Record Display for the EPA National Library Catalog

RECORD NUMBER: 35 OF 211

OLS Field Name OLS Field Data
Main Title Copper-induced corrosion of galvanized steel pipe /
Author Fox, Katherine P.
Other Authors
Author Title of a Work
Tate, Carol H.
Treweek, Gordon P.
Trussell, R. Rhodes.
Bowers, A. Eugene.
McGuire, Michael J.
Newkirk, Dale D.
Fox, Katherine P.
Publisher U.S. Environmental Protection Agency, Water Engineering Research Laboratory,
Year Published 1986
Report Number EPA/600-S2-86-056
OCLC Number 15358567
Subjects Pipe, Steel--Corrosion. ; Copper--United States.
Internet Access
Description Access URL
http://nepis.epa.gov/Exe/ZyPDF.cgi?Dockey=2000TL5S.PDF
https://nepis.epa.gov/Exe/ZyPDF.cgi?Dockey=2000TL5S.PDF
Holdings
Library Call Number Additional Info Location Last
Modified
Checkout
Status
EJBD ARCHIVE EPA 600-S2-86-056 In Binder Headquarters Library/Washington,DC 01/31/2018
EJBD  EPA 600-S2-86-056 In Binder Headquarters Library/Washington,DC 11/06/2018
ELBD  EPA 600-S2-86-056 AWBERC Library/Cincinnati,OH 03/03/2006
Collation 5 pages ; 28 cm
Notes
Caption title. At head of title: Project summary. Distributed to depository libraries in microfiche. "Sept. 1986." "EPA/600-S2-86-056."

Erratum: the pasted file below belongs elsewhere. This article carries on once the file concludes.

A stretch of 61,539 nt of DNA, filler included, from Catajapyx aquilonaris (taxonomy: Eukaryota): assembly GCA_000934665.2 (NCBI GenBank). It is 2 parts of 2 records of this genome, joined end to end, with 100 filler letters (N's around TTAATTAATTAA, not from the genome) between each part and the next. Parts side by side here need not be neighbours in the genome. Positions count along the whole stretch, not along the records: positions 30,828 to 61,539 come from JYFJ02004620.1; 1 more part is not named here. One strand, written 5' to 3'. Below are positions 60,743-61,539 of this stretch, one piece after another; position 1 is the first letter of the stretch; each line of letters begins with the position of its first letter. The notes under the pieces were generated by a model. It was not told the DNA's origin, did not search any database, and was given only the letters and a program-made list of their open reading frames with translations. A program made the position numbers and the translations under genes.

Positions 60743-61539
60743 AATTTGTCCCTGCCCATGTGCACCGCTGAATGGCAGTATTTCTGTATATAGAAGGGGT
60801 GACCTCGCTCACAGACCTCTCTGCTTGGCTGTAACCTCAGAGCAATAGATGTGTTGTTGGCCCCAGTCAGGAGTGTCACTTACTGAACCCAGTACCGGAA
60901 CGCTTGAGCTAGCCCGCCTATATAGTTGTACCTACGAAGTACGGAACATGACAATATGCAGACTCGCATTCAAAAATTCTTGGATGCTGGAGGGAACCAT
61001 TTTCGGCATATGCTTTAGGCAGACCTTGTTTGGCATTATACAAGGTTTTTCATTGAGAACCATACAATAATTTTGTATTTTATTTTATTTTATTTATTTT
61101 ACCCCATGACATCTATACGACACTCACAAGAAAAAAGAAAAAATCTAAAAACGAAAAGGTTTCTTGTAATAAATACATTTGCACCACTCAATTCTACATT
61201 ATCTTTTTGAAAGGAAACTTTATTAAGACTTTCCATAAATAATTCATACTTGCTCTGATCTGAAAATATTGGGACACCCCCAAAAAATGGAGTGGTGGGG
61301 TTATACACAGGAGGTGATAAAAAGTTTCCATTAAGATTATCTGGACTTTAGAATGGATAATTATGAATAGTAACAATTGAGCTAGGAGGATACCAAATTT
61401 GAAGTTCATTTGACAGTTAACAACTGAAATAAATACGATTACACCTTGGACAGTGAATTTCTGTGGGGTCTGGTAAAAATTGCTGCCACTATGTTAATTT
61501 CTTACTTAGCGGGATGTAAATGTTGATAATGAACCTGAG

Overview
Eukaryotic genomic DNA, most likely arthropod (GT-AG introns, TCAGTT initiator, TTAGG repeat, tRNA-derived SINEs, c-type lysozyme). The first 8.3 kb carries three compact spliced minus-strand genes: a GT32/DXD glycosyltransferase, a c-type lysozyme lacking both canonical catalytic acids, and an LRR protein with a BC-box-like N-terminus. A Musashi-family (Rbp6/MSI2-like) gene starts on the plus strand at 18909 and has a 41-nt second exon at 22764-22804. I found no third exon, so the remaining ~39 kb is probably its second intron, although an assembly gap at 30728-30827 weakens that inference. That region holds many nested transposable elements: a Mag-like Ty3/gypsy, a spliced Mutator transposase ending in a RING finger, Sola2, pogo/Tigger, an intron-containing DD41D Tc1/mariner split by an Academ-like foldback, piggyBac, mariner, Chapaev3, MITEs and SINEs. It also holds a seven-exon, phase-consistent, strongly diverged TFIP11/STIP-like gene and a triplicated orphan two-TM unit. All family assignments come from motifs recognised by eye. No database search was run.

Contents Notes
"An investigation was conducted to determine the causes of rapid pitting failure of galvanized steel pipe used in consumer plumbing systems. The presence of copper in water and the character of the galvanized steel pipe were factors examined in detail. Pipe manufactured in Korea, Australia, and in the United States was compared for pipe structure and zinc coating. The pipe manufactured in Korea by electrical resistance welding had a pronounced weld seam, whereas U.S. and Australian pipes manufactured with buttwelding had only small or nonexistent seams. Furthermore, the zinc coating on the Korean pipe failed to meet the weight of coating standard (1.8 oz/ft2) in 11 of 14 samples. Examination of the iron/zinc interface on the Korean pipe revealed possible sites of poor adhesion of the coating to the base metal. In pilot testing, increasing copper concentrations (from 0.0 to 5.0 mg/L) produced increased corrosion activity on the pipe surface, as measured by greater deposition of scale, calcium, iron, zinc, and copper. Also, the ratio of iron surface to zinc surface area increased. Other factors such as the mode of exposure and the addition of citrate had no measurable Impact. The corrosion activity measured by scale formation was greatest on the Korean pipe, followed by the U.S. and Australian. Rapid pitting of the sort observed In several southern California homes did not occur under any of the conditions tested."